It is a horrible thing to be exiled:  to be thrown out and forced to leave the place which is your home .  .  .  and to be sent to a place which you do not know and which does not know you.  It is horrible, and most of us cannot imagine it.  We’re lucky, of course, for exile is not really an unusual human experience.  In fact it is quite common.  How very many exiles (refugees) there are in the world today. And throughout history how often have individuals or families or even whole nations of people been compelled to leave their homes and go to a foreign and most often unfriendly land.

It happens for many reasons.  Perhaps it is a war that forces people out.  Or an epidemic or pestilence or famine.  Perhaps it is politics or economics or race or religion.  There are many reasons, but always the experience is roughly the same.  Most of the time they don’t want you in that foreign land any more than you want to be there.  The people don’t speak the language that you speak, and everything looks different.  There they don’t eat the food that you eat, and their clothes and their habits and their customs are unfamiliar, even disgusting to you.  Things don’t work the same way as they did at home.  And often the people there shun you and treat you with shame. And then, the worst thing .  .  .  one day you discover that your children are becoming more like them and less like you.

In exile you are cut off.  Cut off from your past, and cut off, it seems, from your future.  You cannot go back, and yet you are not at home where you are.  People lose their bearings when they are uprooted like this.  And their standards.  They give up hope sometimes.  Sometimes they lose their will to live.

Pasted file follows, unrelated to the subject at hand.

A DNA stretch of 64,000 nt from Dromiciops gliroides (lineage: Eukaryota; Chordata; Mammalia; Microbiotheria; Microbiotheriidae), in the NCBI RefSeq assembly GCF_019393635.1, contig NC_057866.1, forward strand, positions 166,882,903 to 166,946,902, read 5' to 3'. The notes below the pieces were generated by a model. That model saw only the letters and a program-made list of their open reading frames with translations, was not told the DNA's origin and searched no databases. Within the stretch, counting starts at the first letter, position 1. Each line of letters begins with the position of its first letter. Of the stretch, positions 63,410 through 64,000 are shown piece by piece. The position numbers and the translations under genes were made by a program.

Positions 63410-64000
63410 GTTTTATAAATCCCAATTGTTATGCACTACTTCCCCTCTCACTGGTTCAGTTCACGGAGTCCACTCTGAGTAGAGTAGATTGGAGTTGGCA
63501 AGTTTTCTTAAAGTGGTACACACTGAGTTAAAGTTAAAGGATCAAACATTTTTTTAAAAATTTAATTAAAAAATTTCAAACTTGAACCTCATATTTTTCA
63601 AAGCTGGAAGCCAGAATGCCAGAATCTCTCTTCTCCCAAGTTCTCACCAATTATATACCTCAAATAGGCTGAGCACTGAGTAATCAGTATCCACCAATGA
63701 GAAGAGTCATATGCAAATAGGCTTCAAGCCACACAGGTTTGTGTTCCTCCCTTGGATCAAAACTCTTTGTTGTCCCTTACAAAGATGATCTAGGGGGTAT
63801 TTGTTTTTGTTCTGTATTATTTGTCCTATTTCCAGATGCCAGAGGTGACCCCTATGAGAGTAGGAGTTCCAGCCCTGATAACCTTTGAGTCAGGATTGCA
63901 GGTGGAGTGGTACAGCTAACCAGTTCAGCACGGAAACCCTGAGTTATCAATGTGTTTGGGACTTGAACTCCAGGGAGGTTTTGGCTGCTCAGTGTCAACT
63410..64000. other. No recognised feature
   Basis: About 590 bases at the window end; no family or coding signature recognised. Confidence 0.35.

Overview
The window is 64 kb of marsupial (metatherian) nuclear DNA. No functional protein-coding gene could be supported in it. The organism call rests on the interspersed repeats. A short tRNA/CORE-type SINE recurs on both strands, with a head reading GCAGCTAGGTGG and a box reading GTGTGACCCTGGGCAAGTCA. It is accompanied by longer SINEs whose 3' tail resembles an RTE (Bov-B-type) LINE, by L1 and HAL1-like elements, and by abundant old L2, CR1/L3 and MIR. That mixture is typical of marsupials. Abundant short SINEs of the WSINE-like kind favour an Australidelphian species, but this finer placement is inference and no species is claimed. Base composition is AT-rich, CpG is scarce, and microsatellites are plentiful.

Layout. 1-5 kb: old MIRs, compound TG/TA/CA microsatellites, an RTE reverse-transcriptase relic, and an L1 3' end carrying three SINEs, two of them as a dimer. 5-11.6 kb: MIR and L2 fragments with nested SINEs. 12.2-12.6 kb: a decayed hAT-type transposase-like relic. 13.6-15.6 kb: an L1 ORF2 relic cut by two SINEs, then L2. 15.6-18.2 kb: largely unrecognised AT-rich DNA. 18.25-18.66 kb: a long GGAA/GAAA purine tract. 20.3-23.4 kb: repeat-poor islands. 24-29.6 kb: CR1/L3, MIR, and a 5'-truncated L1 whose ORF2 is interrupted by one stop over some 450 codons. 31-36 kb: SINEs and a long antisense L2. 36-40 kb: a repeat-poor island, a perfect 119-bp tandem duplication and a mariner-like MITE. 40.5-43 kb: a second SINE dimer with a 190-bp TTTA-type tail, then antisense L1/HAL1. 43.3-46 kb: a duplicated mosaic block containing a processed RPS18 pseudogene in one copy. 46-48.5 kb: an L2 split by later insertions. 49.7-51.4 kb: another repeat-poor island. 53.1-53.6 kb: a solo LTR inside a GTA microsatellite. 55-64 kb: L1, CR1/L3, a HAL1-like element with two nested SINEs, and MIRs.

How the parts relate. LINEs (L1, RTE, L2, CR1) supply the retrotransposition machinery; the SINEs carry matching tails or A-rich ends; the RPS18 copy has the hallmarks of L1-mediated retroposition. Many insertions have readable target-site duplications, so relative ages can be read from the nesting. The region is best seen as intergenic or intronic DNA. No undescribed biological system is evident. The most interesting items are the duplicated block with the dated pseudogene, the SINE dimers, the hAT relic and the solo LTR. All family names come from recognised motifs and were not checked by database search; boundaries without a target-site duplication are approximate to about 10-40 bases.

The passage which we heard from Isaiah this morning was written to people in just such a situation.  It is surely one of the most beautiful passages in all of Scripture.  It was written as a message of reassurance to a people in exile.

Comfort ye. Comfort ye my people, saith your God.  Speak ye comfortably to Jerusalem, and cry unto her, that her warfare is accomplished, that her iniquity is pardoned:

Behold the Lord God will come with strong hand, and his arm shall rule for him. . . He shall feed his flock like a shepherd; he shall gather the lambs with his arm, and carry them in his bosom, and shall gently lead those that are with young. 

And the glory of the Lord shall be revealed and all flesh shall see it together: for the mouth of the Lord hath spoken it.  Life up thy voice with strength, O Jerusalem, herald of good tidings, lift it up, be not afraid, say unto the cities of Judah, “Behold your God !”